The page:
OBJECTIVES: The genetically polymorphic enzyme cytochrome P450 (CYP) 2D6 contributes to the biotransformation of the antipsychotic drug haloperidol. The impact of the polymorphism on haloperidol pharmacokinetics, adverse events, and efficacy was prospectively evaluated under naturalistic conditions in 172 unselected psychiatric inpatients with acute psychotic symptoms. METHODS: Serum trough levels of haloperidol and reduced haloperidol of patients receiving clinically adjusted doses were analyzed on days 3, 14, and 28 after hospital admission...
October 2002: Clinical Pharmacology and Therapeutics
John G Csernansky, Emily K Schuchart
Recent studies suggest that the risk of relapse in patients with schizophrenia is approximately 3.5% per month. Predictors of more frequent relapses include poor compliance with antipsychotic drug treatment, severe residual psychopathology, poor insight into the illness and the need for treatment, comorbid substance abuse, and poor relationships between patients, families and care providers. Although conventional antipsychotic drugs, such as haloperidol and fluphenazine, are effective in preventing relapse, second generation antipsychotic drugs, such as clozapine, risperidone and olanzapine, appear to be superior in preventing relapse and improving the patient's quality of life...
2002: CNS Drugs
L A Lenert, J Ziegler, T Lee, R Sommi, R Mahmoud
OBJECTIVE: The objectives of this study were to determine whether there are important differences in how patients, family members, and health care providers (HCPs) value health outcomes in schizophrenia and to assess the degree to which such differences, if they exist, could adversely affect clinical and policy decision making. METHODS: Participants viewed videotaped depictions of simulated patients with mild and moderate symptoms of schizophrenia, with and without a common adverse drug effect (pseudoparkinsonism), and then provided standard gamble and visual analog scale ratings of desirability of these states...
October 2000: Medical Care
B J de Leest, G A Golüke-Willemse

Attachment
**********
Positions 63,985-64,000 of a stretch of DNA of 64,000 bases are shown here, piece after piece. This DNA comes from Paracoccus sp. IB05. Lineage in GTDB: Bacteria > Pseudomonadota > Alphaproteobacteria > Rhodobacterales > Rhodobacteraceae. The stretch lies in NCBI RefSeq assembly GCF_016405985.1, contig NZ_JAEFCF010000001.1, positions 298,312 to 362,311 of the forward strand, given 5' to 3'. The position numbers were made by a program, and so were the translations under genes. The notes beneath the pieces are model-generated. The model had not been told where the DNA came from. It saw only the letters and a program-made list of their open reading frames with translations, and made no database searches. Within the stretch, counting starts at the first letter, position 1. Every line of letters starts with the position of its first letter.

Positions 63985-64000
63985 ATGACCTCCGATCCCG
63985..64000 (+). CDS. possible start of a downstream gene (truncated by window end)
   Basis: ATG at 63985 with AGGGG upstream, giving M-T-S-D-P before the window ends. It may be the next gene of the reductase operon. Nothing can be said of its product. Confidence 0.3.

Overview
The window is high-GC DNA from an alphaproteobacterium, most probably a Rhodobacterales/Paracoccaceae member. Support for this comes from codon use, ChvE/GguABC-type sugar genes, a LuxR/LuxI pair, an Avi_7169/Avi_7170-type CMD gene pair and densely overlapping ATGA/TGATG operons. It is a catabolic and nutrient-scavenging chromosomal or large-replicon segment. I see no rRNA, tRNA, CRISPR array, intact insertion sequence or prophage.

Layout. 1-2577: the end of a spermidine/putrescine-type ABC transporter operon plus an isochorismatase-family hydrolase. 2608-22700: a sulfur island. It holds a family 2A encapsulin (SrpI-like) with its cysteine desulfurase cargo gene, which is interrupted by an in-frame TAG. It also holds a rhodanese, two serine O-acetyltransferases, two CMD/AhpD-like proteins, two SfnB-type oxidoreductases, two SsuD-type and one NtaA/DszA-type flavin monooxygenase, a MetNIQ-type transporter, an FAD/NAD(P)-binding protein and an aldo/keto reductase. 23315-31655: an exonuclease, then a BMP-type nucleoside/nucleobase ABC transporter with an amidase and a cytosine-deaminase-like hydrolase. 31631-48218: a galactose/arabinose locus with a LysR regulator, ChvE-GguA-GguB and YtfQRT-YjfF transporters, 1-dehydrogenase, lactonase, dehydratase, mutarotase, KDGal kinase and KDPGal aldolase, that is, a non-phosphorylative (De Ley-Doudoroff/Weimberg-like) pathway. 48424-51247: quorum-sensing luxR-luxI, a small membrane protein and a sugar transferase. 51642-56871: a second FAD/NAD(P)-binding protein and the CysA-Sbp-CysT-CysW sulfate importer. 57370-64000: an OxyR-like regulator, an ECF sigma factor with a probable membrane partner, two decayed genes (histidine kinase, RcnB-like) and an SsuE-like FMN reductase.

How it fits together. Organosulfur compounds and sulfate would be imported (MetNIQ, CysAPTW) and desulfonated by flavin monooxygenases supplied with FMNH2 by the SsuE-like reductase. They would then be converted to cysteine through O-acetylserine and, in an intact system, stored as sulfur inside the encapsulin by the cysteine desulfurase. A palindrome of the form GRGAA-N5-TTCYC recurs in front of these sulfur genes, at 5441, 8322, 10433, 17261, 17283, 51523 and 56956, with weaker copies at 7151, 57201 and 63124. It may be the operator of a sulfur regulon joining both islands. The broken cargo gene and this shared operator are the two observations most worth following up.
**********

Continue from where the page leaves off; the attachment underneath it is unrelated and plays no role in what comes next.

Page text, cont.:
Considering the high prevalence of parkinsonism in people over the age of 50 and the impact of this syndrome on the patients' lives, it is important that physicians dealing with elderly people are familiar with the difficult differential diagnosis of Idiopathic Parkinson's disease (IPD). The diagnosis of IPD is entirely clinical. For a diagnosis of parkinsonism, bradykinesia must be present, and at least one of the following signs, muscular rigidity, rest tremor or postural instability. The most common cause of parkinsonism is Parkinson's disease...
October 1998: Tijdschrift Voor Gerontologie en Geriatrie
J Fritze, I Spreda
There are no data available on the risk of extrapyramidal symptoms when using long-term flupenthixol in low dosage in patients suffering from anxiety and depressive disorders. In a case control study 106 patients essentially treated with the neuroleptic flupenthixol in a so-called low, non-antipsychotic dosage were compared to n=37 otherwise comparable patients who never had been treated with neuroleptics. The investigator was blind to the previous treatment conditions. Extrapyramidal symptoms were found although with a low prevalence and mild degree: 6...
November 1997: European Neuropsychopharmacology: the Journal of the European College of Neuropsychopharmacology
L C Holloman, S R Marder
The management of acute extrapyramidal effects (EPEs) induced by antipsychotic drugs is reviewed. EPEs associated with antipsychotics include acute dystonias, pseudoparkinsonism, and akathisia. Acute dystonias consist of abnormal muscle spasms and postures and usually occur three to five days after antipsychotic therapy begins or the dosage is increased. Acute dystonias should be treated with anticholinergic medications or benzodiazepines. Antipsychotic-induced pseudoparkinsonism has the same clinical appearance as idiopathic parkinsonism...
November 1, 1997: American Journal of Health-system Pharmacy: AJHP
R S Lott, J M Kerrick, S A Cohen
Risperidone, in conjunction with behavioral interventions, was used to reduce aggression and assault, self-injury, and property destruction in 33 institutionalized adults with mental retardation. Target behavior frequencies, global assessments by staff, wages earned by patients, and the institution's costs for assault-related injury to staff and lost work time were evaluated before and after initiation of risperidone treatment. Risperidone (1-8 mg/day) was associated with a 50 percent or greater reduction in at least one target behavior frequency in 61 percent of patients...
1996: Psychopharmacology Bulletin